How To: Set up a 2-level factorial design using Minitab

Harness the benefits of Design of Experiments (DoE) with this guide to setting up your first design in Minitab!

Written by Andrew Macpherson, Managing Director.

Screening designs are widely used to identify the critical few factors amongst the trivial many. These studies often use a 2-level factorial design, to strike the ideal balance between efficiency and effectiveness.

In this How To example, we're going to walk you through the process of setting up a 2-level full factorial design using Minitab, a popular general purpose statistical software package. We hope this basic step-by-step guide will help those of you starting out in the world of experimental design, whilst also acting as a useful tip sheet for attendees on our various DoE training courses.

Before beginning a DoE study, it is crucial to carefully consider all factors that you believe might affect the process, assay, formulation, product etc. that you are investigating. Additionally, it is essential to determine the most relevant and important responses for monitoring performance and to take into account the available resources for the study. Once these considerations have been made, you can proceed to construct your experimental design.

We're going to illustrate the creation of the experimental plan using a medical device manufacturing case study, in which we need to carefully control a laser welding process to meet our specific requirements. There are four factors that we plan to include in our initial design:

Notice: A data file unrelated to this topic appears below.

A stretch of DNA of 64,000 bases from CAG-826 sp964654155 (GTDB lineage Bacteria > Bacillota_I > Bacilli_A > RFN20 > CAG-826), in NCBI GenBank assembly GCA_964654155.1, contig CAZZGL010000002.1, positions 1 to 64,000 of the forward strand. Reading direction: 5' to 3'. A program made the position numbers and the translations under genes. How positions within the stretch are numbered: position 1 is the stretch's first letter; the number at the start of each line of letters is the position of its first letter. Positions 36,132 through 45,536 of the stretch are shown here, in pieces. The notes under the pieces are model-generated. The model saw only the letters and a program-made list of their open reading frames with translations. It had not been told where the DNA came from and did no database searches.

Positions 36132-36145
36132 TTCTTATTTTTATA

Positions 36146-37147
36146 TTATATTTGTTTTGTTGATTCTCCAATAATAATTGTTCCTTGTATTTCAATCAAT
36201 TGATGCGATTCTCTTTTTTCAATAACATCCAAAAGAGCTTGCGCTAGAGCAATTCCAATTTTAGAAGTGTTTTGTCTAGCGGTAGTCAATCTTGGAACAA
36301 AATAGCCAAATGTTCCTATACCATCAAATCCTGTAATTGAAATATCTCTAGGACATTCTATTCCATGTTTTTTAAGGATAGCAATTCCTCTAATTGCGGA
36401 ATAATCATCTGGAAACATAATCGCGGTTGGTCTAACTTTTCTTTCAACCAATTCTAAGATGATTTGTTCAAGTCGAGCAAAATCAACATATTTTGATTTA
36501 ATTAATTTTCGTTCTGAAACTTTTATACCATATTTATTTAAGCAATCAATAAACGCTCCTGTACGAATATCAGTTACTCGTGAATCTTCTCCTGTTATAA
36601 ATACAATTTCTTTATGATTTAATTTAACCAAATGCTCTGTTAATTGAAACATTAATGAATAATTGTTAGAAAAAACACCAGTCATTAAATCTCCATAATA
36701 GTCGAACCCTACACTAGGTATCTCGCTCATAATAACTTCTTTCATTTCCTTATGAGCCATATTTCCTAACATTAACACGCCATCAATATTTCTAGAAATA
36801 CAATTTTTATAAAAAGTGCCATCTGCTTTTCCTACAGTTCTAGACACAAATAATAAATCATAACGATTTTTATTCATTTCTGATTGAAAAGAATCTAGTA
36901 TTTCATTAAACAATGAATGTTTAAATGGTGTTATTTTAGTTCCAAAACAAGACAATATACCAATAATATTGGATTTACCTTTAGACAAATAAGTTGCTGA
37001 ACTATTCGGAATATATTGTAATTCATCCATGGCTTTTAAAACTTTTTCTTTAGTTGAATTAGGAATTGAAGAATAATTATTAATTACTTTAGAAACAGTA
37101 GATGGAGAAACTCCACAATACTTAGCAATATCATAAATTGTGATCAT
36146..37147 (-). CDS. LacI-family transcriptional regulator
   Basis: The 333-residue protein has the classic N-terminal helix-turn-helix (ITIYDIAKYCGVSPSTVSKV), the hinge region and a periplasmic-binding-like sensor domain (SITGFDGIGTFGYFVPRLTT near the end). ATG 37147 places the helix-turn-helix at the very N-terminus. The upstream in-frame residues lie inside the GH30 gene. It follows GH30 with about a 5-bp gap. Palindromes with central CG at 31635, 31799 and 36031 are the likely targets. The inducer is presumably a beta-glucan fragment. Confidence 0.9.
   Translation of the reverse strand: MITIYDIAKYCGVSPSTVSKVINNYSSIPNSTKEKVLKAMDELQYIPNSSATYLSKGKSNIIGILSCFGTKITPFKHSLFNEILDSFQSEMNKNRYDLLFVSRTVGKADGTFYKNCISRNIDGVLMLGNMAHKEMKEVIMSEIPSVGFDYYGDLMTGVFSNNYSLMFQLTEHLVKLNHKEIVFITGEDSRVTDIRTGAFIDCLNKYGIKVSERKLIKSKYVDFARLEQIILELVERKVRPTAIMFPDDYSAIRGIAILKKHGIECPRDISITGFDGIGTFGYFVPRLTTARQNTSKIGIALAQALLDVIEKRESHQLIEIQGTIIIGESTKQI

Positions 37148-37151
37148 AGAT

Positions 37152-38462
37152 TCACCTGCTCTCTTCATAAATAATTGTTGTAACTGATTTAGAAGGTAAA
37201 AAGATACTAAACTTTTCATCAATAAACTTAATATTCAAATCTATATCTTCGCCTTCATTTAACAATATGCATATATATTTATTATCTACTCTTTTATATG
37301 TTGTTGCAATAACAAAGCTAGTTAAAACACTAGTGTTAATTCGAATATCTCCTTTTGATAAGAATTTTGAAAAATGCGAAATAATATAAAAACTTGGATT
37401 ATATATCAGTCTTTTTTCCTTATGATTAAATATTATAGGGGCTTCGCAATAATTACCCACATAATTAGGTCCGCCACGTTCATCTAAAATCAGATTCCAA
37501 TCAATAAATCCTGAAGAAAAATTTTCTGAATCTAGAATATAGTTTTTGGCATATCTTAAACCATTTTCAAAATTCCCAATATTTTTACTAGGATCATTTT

Low Setting

High Setting

Laser Power





Laser Speed





Gas Flow Nozzle





Gas Flow @Root





The objective of our study is to determine which factors are most important, and to understand how they might act synergistically together (or, potentially, antagonistically against each other!). If there are any factors that do not have an impact, then that would also be valuable information, as it will allow us to choose a convenient and/or economical setting to hold those factors at in future studies.

We have identified three critical responses that we are going to assess; if we are able to achieve the following goals, then our process will be deemed acceptable.





Weld Breakage



> 375

Weld Width



1 ±0.25

Weld Skewness



< 20

We will set up a 2-level full factorial design (usually denoted 2k, where k is the number of factors) - this will allow us to estimate the effect of our four factors, along with all of their interactions.

Top tip: after opening Minitab, we recommend displaying the “Factorial Designs” toolbar as a floating menu bar – this will allow quick and easy access to all of the design and analysis functions that we will need!

The following animation shows how we can display the toolbar, drag it away from the main menu area to make it “float”, then launch the Create Factorial Design dialog…

Minitab 1 Add Factorial Designs Floating Toolbar

After opening the Create Factorial Design dialog from the floating toolbar (or, if you prefer to use the standard menu, you can access the same function via Stat > DOE > Factorial > Create Factorial Design), we can choose the type of design we wish to run, and specify the number of factors that we need to include. As shown above, we selected the default “2-level factorial (default generators)” option, and changed the number of factors to 4.

Clicking the Display Available Designs button provides us with a colour-coded table of available options – in our case, as we’re investigating 4 factors, the corresponding column below shows that we have two designs to pick from: